Compulsive Reader

Compulsive Reader News
Volume 26, Issue 3, 1 March 2024



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Hello readers. Here is the latest batch of reviews and interviews:

A review of Open Throat by Henry Hoke

At times Dracula, Thelma & Louise, and Nightcrawler, Open Throat is a captivating exploration of queer longing and kinship that is simultaneously an ode to the wild and to the humanity that, particularly in Los Angeles, can be so quickly glossed over in favor of the superficial. Read more:

A review of Ghost Poetry by Robbie Coburn

Ghost Poetry is a poetry collection that converts anguish and sadness into a creative power. There is suffering throughout the book, but the strength that underpins the pain is unmistakable, like a wild horse “burning unbridled inside the sky’s ceiling” exerting its will to live. Read more:

A review of We are the Walrus by Pete Mullineaux

The poet aptly observes a ‘Bovine Heaven’. However, it also subtly indicates that such peaceful living is impossible for human beings, be it from a sociological or ecological perspective. It also sets off a train of thought where Earth is not left the same from one generation to the next. Read more:

A review of The End of Good Intentions by David Borofka

Set against the back drop of American culture and history from the 1970s, the age of politically progressive Protestantism, right up to contemporary times and the expansive hell right wing evangelicals want to make for us all. Letting readers draw their own conclusions, Borofka does this in deft strokes that never seem strident or extreme. Read more:

A review of Review of River City Fires by Derek Annis

We’re not taken through the streets of this city as much as we are taken on a tour of language. These poems are driven by sound, and a tone that lulls us until images catch, tumble open, or almost combust. Pace and momentum shape the collection, delivering softly-stated violence often inflicted by the natural world upon itself. In Still Life with Razor Blade, we see “night cut evening’s /throat to let the dark out.” Read more:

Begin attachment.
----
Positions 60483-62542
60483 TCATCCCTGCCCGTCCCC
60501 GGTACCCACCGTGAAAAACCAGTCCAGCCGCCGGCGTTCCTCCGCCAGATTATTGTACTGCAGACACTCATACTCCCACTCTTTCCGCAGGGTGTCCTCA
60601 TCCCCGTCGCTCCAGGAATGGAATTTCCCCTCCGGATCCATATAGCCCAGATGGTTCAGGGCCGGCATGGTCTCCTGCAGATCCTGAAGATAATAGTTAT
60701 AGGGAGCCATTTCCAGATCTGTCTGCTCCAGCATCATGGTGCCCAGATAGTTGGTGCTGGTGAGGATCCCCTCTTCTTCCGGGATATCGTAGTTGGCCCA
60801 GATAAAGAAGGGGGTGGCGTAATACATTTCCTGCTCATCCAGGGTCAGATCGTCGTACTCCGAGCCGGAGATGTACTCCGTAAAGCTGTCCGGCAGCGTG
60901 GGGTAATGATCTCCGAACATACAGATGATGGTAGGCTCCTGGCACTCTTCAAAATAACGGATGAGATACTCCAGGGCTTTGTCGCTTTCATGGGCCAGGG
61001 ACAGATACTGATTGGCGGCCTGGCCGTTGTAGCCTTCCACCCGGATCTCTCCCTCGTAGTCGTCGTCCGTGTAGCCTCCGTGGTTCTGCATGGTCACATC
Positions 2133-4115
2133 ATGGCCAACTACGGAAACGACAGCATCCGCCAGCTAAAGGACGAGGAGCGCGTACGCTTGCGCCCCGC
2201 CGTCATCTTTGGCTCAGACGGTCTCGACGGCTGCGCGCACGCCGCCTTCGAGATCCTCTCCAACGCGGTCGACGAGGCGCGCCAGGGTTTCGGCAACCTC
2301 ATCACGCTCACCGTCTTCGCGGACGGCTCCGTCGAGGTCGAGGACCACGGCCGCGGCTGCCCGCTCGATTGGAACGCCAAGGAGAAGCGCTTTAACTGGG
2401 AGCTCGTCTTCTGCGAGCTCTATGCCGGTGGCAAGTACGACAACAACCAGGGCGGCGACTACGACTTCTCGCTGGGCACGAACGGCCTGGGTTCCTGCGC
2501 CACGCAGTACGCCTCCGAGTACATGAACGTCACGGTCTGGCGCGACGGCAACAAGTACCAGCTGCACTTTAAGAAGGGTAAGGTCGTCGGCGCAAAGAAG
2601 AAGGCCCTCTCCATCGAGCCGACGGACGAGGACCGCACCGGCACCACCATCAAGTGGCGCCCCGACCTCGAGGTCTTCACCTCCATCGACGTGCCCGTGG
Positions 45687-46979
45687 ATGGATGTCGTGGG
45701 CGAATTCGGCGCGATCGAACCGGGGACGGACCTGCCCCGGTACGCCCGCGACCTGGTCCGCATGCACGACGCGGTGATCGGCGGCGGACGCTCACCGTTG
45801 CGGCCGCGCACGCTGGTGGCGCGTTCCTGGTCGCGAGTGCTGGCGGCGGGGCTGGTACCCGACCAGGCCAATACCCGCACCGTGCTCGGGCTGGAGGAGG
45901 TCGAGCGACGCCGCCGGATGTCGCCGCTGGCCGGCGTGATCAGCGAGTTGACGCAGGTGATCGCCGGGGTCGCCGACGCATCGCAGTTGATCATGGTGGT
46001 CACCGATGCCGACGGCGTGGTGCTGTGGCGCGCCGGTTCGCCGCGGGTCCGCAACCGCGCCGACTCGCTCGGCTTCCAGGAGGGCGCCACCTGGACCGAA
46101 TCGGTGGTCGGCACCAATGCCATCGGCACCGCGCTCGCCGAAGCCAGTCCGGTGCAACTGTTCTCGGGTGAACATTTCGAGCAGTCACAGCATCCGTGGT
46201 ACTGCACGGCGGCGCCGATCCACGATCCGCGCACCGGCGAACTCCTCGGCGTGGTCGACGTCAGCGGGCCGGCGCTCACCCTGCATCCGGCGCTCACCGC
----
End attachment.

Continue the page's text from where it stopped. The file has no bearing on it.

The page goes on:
The Echoes of Dominus: Navigating Through the Poetic Journey of Tiffany Troy

Troy surprises every time with her complex and introspective exploration of her inner thoughts and emotions, particularly in the context of relationships. In her poem “At my Trial,” she mentions an authoritative figure referred to as “Master.” This poem is divided into five sections, each revealing different aspects of the poet’s experiences and emotions. Read more:

A review of Ask Me About the Future by Rebecca Jessen

Jessen plays with language and meaning. She values the visual form: the spacing and arrangement of the words, phrases and sentences. The poems can be interpreted in many ways, and I am not surprised that the poet has won numerous awards. Read more:

A review of An Unshared Secret and Other Stories by Ketaki Datta

In her latest book of short stories, An Unshared Secret, Ketaki Datta shows her skill with the form, creating a series of twenty short stories set primarily in Datta’s home country of India, mostly in or around Kolkata. The capital of West Bengal is so much a presence in these stories that it almost functions as a character itself, providing more than a backdrop. Read more:

Dark Continents: Sima Godfrey’s The Crimean War and Cultural Memory and Raymond Roussel’s Impressions d’Afrique

The Crimean War and Cultural Memory is more than a window on cultural disapprobation, from a particular era. It is a sensitive, scholarly (with great photographs and illustrations) exercise in resurrecting obscure, ‘forgotten’ history. How history gets to forgotten is the main issue here. Read more:

A review of Rambles by Beatriz Copello